Special Orders  

 Democracy and Agrarian Socialism

Mildred A. Schwartz
University of Illinois at Chicago
The CCF in Saskatchewan 

In 1944, the Cooperative Commonwealth Federation (CCF) came to power in the Canadian province of Saskatchewan. The CCF had been founded as an amalgam of farmer and labor movements and small political parties, some with a Marxist orientation. At its first national convention in 1933, the CCF adopted a socialist agenda. The Saskatchewan party was an outgrowth of the national party, though with an independent streak that reflected its particular environment.1 Saskatchewan was then (and even now) a largely agricultural province dominated by wheat, sparsely populated, and ethnically diverse. Agrarian socialism was produced from this setting. When Seymour Martin Lipset became a graduate student at Columbia University, the CCF victory gave him an opportunity to explain why socialism could take root among wheat-belt farmers, including those in the United States, even though the United States itself could not generate a viable socialist party with a more traditional urban working class base.2 

Lipset came to the study of the CCF already committed to democratic socialism. In the introduction to the 1950 publication of his dissertation, Agrarian Socialism, Lipset tells us that he was disturbed by the discrepancy between ideology and action within democratic socialist governments.3 Although at that point he did not specify those troubling discrepancies, two soon become evident in the text. One relates to the failure to carry out socialist programs; the other, to sustain democratic practices. Although only the second concern may appear relevant to our current evaluation of Lipset's contributions to democratic theory, in fact, both are equally pertinent. In Lipset's conception of socialism, the two failures were both sides of the same coin.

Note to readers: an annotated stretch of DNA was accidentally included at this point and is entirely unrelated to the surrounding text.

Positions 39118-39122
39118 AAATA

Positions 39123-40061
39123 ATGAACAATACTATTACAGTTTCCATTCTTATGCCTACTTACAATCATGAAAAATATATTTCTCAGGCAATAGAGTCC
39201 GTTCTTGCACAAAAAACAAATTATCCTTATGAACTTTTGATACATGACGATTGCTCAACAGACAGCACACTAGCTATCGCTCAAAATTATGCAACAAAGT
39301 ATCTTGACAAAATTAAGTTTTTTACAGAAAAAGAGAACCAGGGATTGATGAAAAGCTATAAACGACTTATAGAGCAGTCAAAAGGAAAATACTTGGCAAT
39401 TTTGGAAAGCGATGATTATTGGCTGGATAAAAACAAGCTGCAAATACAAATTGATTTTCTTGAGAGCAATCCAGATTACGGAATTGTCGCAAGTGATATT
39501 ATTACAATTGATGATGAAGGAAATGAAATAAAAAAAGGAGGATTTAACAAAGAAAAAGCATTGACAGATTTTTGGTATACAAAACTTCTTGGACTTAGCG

The apparent discrepancies between ideology and the legislative agenda of democratic socialist parties led Lipset to ask how change comes about. He saw two choices open to political parties with a radical agenda. They can, on the one hand, attempt to persuade a majority in the rightness of their objectives. Then, when elected to form a government, they can pursue their goals without compromise. However, the likelihood that they will be able to win over a majority in ways that will lead to electoral victory are slight. An unwillingness to compromise more generally relegates parties to a narrow base. Alternatively, radical parties can compromise their principles in the interests of first winning power.4 The Saskatchewan CCF exemplified the pressures that lead a party to make the second tactical choice. 

When the CCF failed to win office in the 1934 provincial election and its candidates performed poorly in the following federal election, this led its leaders to downplay socialism. They did so in the next year's convention program by avoiding the concept of socialism itself. In addition, earlier proposals to nationalize land were dropped. But even when socialism was kept on the agenda, it could not always be put into action. For example, on taking office, the CCF government tried to institute a provincial form of socialized health service. There was already some precedent for the program in the province, where rural communities were successful in hiring medical doctors on salary. The larger scheme, however, incorporated government intervention in the training and supervision of medical personnel. Opposition from the medical profession as well as the business community led to a number of major compromises that allowed medical doctors to continue controlling their profession.5